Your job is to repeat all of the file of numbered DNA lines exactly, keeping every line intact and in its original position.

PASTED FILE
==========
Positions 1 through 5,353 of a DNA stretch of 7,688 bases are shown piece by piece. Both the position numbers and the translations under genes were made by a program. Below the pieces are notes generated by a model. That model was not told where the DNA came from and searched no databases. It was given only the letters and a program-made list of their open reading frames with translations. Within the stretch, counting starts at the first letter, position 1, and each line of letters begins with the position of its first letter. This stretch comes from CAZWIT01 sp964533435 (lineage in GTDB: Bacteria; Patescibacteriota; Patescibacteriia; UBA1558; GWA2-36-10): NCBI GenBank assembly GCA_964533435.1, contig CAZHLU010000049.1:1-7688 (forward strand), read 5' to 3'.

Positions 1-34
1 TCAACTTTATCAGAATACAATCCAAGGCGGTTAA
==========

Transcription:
Positions 1 through 5,353 of a DNA stretch of 7,688 bases are shown piece by piece. Both the position numbers and the translations under genes were made by a program. Below the pieces are notes generated by a model. That model was not told where the DNA came from and searched no databases. It was given only the letters and a program-made list of their open reading frames with translations. Within the stretch, counting starts at the first letter, position 1, and each line of letters begins with the position of its first letter. This stretch comes from CAZWIT01 sp964533435 (lineage in GTDB: Bacteria; Patescibacteriota; Patescibacteriia; UBA1558; GWA2-36-10): NCBI GenBank assembly GCA_964533435.1, contig CAZHLU010000049.1:1-7688 (forward strand), read 5' to 3'.

Positions 1-34
1 TCAACTTTATCAGAATACAATCCAAGGCGGTTAA